TNBC is a breast cancer subtype with clinically aggressive behavior and poor prognosis with limited treatment options and poor overall and disease-free survival. This cancer type is extremely heterogeneous regarding clinical, genetic, and histopathologic features. In this cohort study, the mutation status BRCA1/2 and general demographic and clinicopathological features of 65 Turkish women diagnosed with TNBC were investigated to elucidate TNBC’s complex nature. In this study, TNBC’s features were compatible and concordant with the literature regarding parameters such as high Ki-67 index values, diagnosis at an early age and premenopausal period, and mutation status of BRCA1/2 (1, 2 , 3, 4, 5, 6, 7). In the literature, the BRCA1/2 mutation carrier prevalence of TNBC patients was approximately 10%–30%. In this study, the prevalence of BRCA1/2 mutation carriers was 16.9%, consistent with the literature. The age at diagnosis of the patient group was 40.86±10.28 years; a statistically significant difference was not found between BRCA1/2 mutation non-carriers (40.5) and BRCA1/2 mutation carriers (37). In this study, the number of relatives with breast and ovarian cancer was significantly higher in the BRCA1/2 mutation carrier group than the non-carrier group. Logistic regression analysis showed that TNBC individuals with relatives with two or more breast and ovarian cancer have a 15-fold increase in the BRCA1/2 mutation carrier risk. Studies in the literature have shown that the lifetime risk of breast cancer in females is from 46%–87% in BRCA1 mutation carriers and 38%–84% in BRCA2 mutation carriers. In these studies, it was also observed that the risk of ovarian cancer up to the age of 70 is from 39%–63% in BRCA1 mutation carriers and from 16.5%–27% in BRCA2 mutation carriers (11, 12, 13). In addition to this dramatic increase in risk detected in breast and ovarian cancers, in BRCA1/2 mutation carriers, it has been reported in the literature that there is an increased risk in multiple other cancer types such as pancreas, colon, prostate, buccal cavity, pharynx, kidney, gall bladder, bile duct, cervix, uterine body, bone, stomach, and malignant melanoma. Although BRCA1 and BRCA2 genes both play tumor suppressor roles in the cell, cancers arising from mutations of each of these genes have specific clinicopathological structure. In the literature, these genotype-phenotype correlations were investigated many times. It was determined that observed cancer risks of each of these genes were not the same concerning the age of disease onset, sex, and the primary site of cancer origin (14, 15, 16, 17, 18, 19, 20, 21). The diversity in research findings might be due to many reasons, such as insufficient samples, studies in geographically and ethnically different societies, and diversity in analysis systems.

In this study, relatives had 20 different cancer types based on the pedigree analysis of TNBC patients. Twenty-five of 65 patients had at least one relative with breast cancer. At least one relative of 49 patients had a cancer diagnosis (principally breast, lung, colon, stomach, prostate, other types). Regardless of the type of cancer, a significant relationship was found between the number of relatives diagnosed with cancer and BRCA1/2 mutation carrier status. According to the logistic regression model, it was predicted that the risk of carrying BRCA1/2 mutation would increase 1.3 times with an increase in the number of each relative with cancer for TNBC patients.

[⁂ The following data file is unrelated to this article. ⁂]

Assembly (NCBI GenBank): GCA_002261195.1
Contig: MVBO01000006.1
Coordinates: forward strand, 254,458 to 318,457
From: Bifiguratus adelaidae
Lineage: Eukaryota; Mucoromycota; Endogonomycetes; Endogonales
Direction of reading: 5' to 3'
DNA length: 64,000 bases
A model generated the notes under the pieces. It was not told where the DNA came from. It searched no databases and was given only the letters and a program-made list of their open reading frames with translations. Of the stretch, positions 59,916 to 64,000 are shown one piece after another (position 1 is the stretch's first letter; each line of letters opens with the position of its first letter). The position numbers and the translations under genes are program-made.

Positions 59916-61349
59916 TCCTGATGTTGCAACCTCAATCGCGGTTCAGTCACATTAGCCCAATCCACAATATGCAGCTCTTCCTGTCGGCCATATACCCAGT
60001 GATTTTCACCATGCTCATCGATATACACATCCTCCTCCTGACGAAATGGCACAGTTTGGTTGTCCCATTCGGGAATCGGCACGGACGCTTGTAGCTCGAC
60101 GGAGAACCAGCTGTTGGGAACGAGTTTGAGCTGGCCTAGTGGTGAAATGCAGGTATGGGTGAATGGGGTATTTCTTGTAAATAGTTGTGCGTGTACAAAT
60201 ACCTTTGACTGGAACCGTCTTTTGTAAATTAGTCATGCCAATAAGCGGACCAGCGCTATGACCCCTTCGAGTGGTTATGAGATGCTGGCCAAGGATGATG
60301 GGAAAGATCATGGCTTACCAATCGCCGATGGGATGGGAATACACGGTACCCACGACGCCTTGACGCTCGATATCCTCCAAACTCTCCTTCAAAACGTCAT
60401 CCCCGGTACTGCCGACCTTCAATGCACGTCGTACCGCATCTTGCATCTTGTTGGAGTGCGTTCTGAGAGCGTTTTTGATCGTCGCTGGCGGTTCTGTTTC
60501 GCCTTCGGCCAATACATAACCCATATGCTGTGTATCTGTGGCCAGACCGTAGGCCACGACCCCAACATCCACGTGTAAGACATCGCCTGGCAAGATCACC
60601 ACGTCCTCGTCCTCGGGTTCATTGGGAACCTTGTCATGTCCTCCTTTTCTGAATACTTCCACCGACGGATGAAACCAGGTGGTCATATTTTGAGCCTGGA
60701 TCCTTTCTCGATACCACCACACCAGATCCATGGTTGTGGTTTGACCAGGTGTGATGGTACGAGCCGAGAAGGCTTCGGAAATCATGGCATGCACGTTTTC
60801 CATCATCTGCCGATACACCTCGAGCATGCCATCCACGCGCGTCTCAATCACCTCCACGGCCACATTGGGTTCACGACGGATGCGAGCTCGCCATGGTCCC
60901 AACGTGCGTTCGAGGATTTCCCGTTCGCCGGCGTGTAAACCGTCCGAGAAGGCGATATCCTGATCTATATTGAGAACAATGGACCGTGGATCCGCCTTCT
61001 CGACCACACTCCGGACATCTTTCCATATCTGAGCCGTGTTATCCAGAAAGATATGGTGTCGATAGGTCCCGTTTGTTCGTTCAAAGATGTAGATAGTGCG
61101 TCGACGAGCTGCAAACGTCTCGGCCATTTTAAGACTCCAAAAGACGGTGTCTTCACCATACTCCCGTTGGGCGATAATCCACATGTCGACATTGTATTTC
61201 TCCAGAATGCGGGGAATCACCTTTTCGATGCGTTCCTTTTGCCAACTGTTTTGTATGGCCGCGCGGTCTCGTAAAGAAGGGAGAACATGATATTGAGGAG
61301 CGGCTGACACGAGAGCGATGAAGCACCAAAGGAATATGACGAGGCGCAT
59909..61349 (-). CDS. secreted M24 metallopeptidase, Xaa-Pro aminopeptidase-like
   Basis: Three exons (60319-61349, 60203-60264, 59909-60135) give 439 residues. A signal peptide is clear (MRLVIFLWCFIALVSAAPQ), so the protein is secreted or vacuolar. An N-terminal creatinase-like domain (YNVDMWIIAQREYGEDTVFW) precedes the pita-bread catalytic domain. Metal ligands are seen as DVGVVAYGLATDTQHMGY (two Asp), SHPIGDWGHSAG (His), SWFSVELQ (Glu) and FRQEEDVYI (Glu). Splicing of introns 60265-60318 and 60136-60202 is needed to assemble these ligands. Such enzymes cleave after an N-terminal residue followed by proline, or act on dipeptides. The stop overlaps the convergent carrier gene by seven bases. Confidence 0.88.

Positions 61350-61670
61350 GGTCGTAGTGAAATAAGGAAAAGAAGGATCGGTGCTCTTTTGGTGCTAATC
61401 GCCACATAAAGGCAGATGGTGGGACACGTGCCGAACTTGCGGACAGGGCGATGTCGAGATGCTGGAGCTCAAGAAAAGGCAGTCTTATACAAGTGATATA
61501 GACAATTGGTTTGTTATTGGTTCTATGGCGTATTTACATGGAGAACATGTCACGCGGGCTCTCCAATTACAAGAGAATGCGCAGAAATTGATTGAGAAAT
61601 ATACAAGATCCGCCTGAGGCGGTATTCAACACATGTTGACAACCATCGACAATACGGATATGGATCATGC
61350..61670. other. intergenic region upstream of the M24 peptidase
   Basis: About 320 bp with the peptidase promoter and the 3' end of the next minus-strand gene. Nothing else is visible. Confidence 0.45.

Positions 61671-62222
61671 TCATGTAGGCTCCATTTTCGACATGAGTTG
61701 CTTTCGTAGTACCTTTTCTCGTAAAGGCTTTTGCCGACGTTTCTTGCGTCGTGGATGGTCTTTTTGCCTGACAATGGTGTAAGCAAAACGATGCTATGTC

This study’s limitations are that the sample group was not large enough, and co-segregation analysis could not be performed for all patients’ relatives. Information about a cancer diagnosis in patients’ relatives was obtained from the pedigree analysis, and pathological reports of most of them could not be reached. Also, environmental factors that may predispose relatives to cancer could not be investigated. In conclusion, TNBC is a heterogeneous cancer type that occurs at an early age, has a poor prognosis, and high histopathologic grade.

In this study, we investigated the relationship between TNBC and BRCA1/2 mutation carrier status of 65 patients. We found a significant relationship between BRCA1/2 mutation carrier status, high Ki-67 index, and the number of relatives with cancer. In the future, further research is needed to determine the importance of these genes in TNBC and help elucidate the complex nature of TNBC.

Key Points

• TNBC type breast cancers are frequently seen in BRCA1/2 genes mutation carriers.

• The Ki67 index of BRCA1/2 gene mutation carriers is high in TNBC.

• In TNBC, the family cancer history is important at the risk of BRCA1/2 carriage.


The authors thank colleagues in the Dr. Abdurrahman Yurtaslan Ankara Oncology Training and Research Hospital, Department of Medical Genetics and Department of Medical Pathology.

Ethics Committee Approval: The present study involved human participants, and it was conducted considering ethical responsibilities according to the World Medical Association and the Declaration of Helsinki. The independent Ethics Committee of the Dr. Abdurrahman Yurtaslan Ankara Oncology Training and Research Hospital approved this study (no: 2020-02/536).

Informed Consent: Written informed consent was obtained from patients who participated in this study.

Peer-review: Externally peer-reviewed.

Author Contributions

Concept: N.D.; Design: N.D.; Supervision: N.D.; Resources: N.D.; Materials: N.D., O.K.; Data Collection and/or Processing: N.D., O.K.; Analysis and/or Interpretation: N.D.; Literature Search: N.D.; Writing Manuscript: N.D.; Critical Review: N.D., O.K.

Conflict of Interest: The authors have no conflicts of interest to declare.

Financial Disclosure: The authors declared that this study has received no financial support.